I was in an online debate and had this statement presented to me.

I would note further that your apparent positivism rests on what is logically a faith claim - specifically, the unproveble claim that nothing counts as true without being supported by logic and empirically verifiable data.

Now granted, I suppose you could call this a faith claim but only because I have never considered an alternative, nor been taught an alternative. So... my question would be:

  1. Can something "count" as TRUE without being supported by Logic?
  2. Additionally, is empirically verifiable data a pre-requisite for allowing something to be "counted" as TRUE?
  • Can your percieving of a color in plain daylight be supported by logic? And is having an imagination of a unicorn empirically varifiable? Both might be true.
    – Philip Klöcking
    Commented Nov 24, 2015 at 19:34

4 Answers 4


This question needs quite a bit of unpacking. For a start, one must distinguish between truth and evidence. To a realist, something may be true without there being any evidence for it. I have no evidence as to whether it rained on Lands End in England at noon on May 1st of the year 1 CE, and I strongly suspect that no such evidence exists or will ever come to light. But I believe that proposition is either true or its negation is true. I have no evidence as to whether matter existed prior to the big bang, but I'm willing to believe that either it did, or it didn't.

This means that the primitive idea that only verifiable sentences are meaningful is simply false. Furthermore, sentences, and even whole theories, typically are not verifiable at all, but only falsifiable. Even if we accept a kind of inductive reasoning, such as that of bayesianism, we cannot speak of verifying hypotheses or theories in any absolute sense, but only in comparison to rival hypotheses. If I have two rival hypotheses A and B, and A gives a better account of the data than B, then I'm willing to say that A is confirmed relative to B, but I cannot rule out that an even better hypothesis C might come along in future and trump both of them.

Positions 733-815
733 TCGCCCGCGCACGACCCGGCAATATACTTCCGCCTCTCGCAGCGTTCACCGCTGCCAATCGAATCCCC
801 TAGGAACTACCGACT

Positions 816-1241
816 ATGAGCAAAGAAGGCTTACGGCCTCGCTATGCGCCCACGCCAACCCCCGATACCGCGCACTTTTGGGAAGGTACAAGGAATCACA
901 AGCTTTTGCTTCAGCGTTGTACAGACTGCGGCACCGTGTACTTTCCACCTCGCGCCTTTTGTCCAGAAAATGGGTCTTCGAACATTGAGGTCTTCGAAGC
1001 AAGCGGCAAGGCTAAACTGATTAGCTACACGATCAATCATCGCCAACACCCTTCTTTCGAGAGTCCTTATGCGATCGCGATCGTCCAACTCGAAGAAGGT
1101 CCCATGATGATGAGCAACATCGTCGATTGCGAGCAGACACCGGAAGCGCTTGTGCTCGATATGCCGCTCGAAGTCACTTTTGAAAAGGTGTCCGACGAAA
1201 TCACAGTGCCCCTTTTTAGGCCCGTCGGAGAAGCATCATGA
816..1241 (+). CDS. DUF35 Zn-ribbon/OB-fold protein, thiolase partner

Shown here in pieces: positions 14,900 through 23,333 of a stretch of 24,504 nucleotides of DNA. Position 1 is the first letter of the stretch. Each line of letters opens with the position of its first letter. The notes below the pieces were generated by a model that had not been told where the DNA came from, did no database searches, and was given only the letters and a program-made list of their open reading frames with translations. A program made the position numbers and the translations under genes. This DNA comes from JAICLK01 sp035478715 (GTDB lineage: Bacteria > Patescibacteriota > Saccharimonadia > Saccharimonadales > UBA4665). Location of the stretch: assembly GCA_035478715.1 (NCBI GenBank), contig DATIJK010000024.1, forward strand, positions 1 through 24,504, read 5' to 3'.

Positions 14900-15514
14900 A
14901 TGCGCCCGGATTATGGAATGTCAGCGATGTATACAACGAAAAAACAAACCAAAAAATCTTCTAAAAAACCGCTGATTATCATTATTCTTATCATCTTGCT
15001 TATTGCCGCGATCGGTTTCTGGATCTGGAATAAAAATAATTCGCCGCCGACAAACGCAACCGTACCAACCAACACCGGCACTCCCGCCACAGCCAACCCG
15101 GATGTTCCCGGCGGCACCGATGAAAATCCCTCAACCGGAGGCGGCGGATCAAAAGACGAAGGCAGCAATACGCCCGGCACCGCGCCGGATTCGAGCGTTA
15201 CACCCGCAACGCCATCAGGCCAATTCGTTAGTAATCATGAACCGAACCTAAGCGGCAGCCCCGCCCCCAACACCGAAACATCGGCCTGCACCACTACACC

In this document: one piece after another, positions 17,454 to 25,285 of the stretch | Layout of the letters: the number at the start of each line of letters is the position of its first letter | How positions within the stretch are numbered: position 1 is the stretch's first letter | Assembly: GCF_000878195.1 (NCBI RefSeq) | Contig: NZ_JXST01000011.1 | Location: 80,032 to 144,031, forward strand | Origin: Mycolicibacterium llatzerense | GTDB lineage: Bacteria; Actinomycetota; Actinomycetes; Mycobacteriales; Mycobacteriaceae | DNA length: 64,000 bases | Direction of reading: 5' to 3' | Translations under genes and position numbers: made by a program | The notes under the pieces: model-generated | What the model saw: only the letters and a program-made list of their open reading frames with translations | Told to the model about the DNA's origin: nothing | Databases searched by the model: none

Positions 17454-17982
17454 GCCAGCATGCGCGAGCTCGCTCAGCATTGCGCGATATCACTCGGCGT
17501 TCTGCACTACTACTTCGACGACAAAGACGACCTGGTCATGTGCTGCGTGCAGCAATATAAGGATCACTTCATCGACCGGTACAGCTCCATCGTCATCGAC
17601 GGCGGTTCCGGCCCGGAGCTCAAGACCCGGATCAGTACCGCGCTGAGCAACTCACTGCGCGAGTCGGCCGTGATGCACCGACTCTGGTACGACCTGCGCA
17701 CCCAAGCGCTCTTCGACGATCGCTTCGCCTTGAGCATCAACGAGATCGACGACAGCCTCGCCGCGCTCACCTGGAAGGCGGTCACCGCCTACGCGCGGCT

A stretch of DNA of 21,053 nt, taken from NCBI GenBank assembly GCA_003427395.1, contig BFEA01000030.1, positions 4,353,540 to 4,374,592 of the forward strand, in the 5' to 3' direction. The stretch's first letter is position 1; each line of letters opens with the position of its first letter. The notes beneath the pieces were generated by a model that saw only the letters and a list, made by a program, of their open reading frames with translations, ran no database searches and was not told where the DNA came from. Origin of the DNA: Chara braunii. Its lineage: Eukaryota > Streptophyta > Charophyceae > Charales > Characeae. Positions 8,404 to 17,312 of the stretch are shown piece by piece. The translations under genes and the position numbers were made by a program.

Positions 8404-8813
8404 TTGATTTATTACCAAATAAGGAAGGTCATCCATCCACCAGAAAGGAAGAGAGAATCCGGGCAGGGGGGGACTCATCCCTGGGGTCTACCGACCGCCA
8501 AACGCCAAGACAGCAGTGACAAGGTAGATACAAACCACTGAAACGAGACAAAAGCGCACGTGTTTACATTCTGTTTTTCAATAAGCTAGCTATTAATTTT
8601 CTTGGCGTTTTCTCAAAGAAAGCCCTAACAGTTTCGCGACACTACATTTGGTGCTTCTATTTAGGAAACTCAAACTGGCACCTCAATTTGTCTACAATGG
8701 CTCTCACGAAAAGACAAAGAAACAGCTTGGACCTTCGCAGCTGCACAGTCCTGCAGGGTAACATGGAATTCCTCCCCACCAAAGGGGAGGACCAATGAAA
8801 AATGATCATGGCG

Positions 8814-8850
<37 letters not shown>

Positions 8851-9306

I suspect that despite your question being framed in terms of truth, what matters more to you is whether one has evidence for a belief. This question might be phrased, should one believe anything without some evidence? Even this is a highly contentious claim. To begin with, you have to address Agrippa's Trilemma. The only thing that can provide evidence for a belief is apparently another belief, so where does evidence come from? Any evidential claim must either (1) be circular, (2) involve a regress, or (3) involve an appeal to a belief that is infallibly and indubitably true. None of these options is very appealing.

Even if you think you can surmount this hurdle, one must address conventionalist objections that what counts as evidence depends on all kinds of methodological and linguistic assumptions. So you and your opponent may be working with different criteria of what counts as evidence with respect to some domain. What counts as evidence of the existence of God, for example? (Wittgenstein, and the later Carnap, regarded theological language as a distinct language game with its own rules that allowed assertions to be made that didn't admit of falsification in the usual way.)

And even if, in straightforward scientific cases, all this can be resolved satisfactorily, does it generalise to other kinds of judgement, e.g. moral or aesthetic judgements? Is it true that one ought to do unto others as you would have them to do to you? Is it true that Adolf Hitler was a bad man and Albert Schweitzer was a good man? Is it true that wisdom is a virtue and greed is a vice? Is it true that Bach's music is beautiful and my tuneless whistling is not? One might reasonably have firm beliefs about any of these without being able to explain how it is supported by logic or empirical data.


There are many cases where human beings find it meaningful to count something as TRUE without a logical support. Terms like "gut instinct" and "flash of inspiration" appear all over our societal structures.

One of the paradoxical loops that arises with the term "empirically verifiable" is that one has to define that criterion. How does one determine that that is the true criterion? Empirical verification of course -- and the cycle continues. Either: